Pain (Potter, P. A., Perry, A. G., Hall,

Pain
is experienced by all individuals across all ages and cultures around the
globe. However, it is defined differently according to the perception of the pain
depending on the culture and the past experience.  For instance, the International association of
pain defines it as an “unpleasant sensory and emotional experience associated
with actual or potential tissue damage.” (Linton, 2005, p.213). Comparatively, the
Japanese culture defines it as “itami,
means extraordinary state
of something without
containing the meaning of punishment.” (Hoka 2004). Furthermore,
Hoka (2004), explains this is because the “Japanese who originally have view of life
of empathy and assimilation with the nature,
have tended not to
regard the pain as
the object being overcome.” (Hoka, 2004).  This demonstrates the importance of culture
and its   influence on an individual’s experience in
relation to the pain.  Hence, understanding
that culture and its relationship to the pain is necessary for the healthcare
team to provide culturally sensitive and competent care because it
“…represents behavior patterns or beliefs that define a group.” (Alverdo,
2008, p.4). Therefore, this paper will examine the nature of pain, the relationship
between the chosen culture and pain and the nurses’ appropriate interventions. As
suggested by Alvaredo (2008), “pain is best understood when culture is taken
into to consideration.” (Alvaredo, 2008).

 

 

 

 

 

 

 

Natures of pain

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Evidence show previously pain was accepted as a symptom of a
diseases. However, “now pain is understood to be complex, and chronic pain is
considered to be a disease in its own right.” (Potter, P. A., Perry, A. G.,
Hall, A., & Stockert, P. A., p.1018). 
It comprises of other factors such as “affective (emotional),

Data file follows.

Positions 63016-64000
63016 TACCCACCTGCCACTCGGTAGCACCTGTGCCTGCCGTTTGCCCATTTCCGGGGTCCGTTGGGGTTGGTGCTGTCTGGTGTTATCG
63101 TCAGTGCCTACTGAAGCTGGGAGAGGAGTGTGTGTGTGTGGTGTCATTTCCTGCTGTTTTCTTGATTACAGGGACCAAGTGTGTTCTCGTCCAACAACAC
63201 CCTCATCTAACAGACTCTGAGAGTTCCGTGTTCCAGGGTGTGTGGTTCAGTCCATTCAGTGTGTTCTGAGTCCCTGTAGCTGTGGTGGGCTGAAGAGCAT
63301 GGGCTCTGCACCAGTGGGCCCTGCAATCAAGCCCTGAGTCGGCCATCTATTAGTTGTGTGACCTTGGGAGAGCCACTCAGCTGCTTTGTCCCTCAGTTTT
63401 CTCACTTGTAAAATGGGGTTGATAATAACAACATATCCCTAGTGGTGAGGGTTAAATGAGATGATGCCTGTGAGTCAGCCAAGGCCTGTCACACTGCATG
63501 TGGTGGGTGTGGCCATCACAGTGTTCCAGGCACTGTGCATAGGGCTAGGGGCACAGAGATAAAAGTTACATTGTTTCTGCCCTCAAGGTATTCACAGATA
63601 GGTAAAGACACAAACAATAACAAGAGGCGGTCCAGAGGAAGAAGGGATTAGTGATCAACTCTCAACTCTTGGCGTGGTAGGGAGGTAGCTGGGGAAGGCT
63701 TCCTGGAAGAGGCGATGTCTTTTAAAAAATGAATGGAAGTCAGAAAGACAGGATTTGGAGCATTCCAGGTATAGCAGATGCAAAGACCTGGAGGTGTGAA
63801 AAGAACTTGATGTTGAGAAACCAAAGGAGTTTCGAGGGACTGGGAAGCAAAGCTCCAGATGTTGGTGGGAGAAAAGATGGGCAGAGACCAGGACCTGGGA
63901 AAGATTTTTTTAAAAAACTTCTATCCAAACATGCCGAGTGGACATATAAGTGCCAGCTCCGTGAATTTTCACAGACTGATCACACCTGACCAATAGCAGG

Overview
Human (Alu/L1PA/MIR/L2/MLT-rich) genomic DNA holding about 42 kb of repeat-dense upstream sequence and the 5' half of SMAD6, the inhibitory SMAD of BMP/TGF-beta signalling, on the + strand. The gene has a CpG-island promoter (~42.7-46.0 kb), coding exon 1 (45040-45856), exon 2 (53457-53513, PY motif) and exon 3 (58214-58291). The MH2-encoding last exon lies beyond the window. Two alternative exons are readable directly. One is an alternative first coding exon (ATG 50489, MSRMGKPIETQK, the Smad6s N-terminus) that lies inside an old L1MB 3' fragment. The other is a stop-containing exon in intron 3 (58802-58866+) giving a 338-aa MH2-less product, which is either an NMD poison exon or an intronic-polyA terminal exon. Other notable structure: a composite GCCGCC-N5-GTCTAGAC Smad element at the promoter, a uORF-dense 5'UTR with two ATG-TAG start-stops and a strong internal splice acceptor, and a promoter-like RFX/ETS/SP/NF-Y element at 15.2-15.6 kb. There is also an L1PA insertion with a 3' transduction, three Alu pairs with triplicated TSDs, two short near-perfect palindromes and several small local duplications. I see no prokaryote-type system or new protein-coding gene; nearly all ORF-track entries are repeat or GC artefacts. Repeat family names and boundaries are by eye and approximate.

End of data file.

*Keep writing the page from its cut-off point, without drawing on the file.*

cognitive, behavioral, and sensory components that are shaped by past
experience, culture, and situational factors.” (Potter et al., 2014, p.1018). In
addition, Potter et al (2014) state, the trigger for pain can be physical, psychological
or both. The physical factors identified are; “pain threshold, pain tolerance,
age, physical activity and nervous system integrity and surgery and anesthesia.
Psychological factors that influence response to pain include culture,
religion, past experiences with pain, anxiety and situational factors.”  (Linton, 2005, p.215). An example of
psychological pain can be a break up with a friend or a boyfriend, it does not
necessarily have to have physical manifestation to be treated. As a nurse, our
job is to provide healing in all aspects through compassion, understanding and
empathy.

According Linton (2005), there are three types of pain widely
recognized by the health care team, these are; acute that lasts 3-6months, chronic,
which lasts longer than 6months and cancer related pain. Therefore, as a health
care provider understanding these concepts about pain can aid in developing the
right care of plan for the patient that caters to the patient’s needs.

Relationship between
ethnic background and pain

In
the Japanese culture “the belief that health and illness are determined from
harmony and balance between oneself, society and the universe are foundations
found within Shinto and Buddhism religions.” (Alvarado, 2008, p.25). As healthcare
provider, one must acknowledge and familiarized oneself with this belief to
provide a culturally competent care. Furthermore, it is also believed that pain
is “result of imbalance, which may be lack of sleep, poor diet, or from loss of
spiritual, family or environmental harmony.” (Alvarado, 2008). Therefore,
identifying underlying cause of pain according to the patient’s culture is
crucial to develop the appropriate course of treatment. These would include
providing balanced diet, enough sleep and privacy to practice any rituals that
the facility may allow. This not only shows respect to the client but also
earns the trust of the client to build a therapeutic relationship between the
healthcare provider and the patient. 

Pain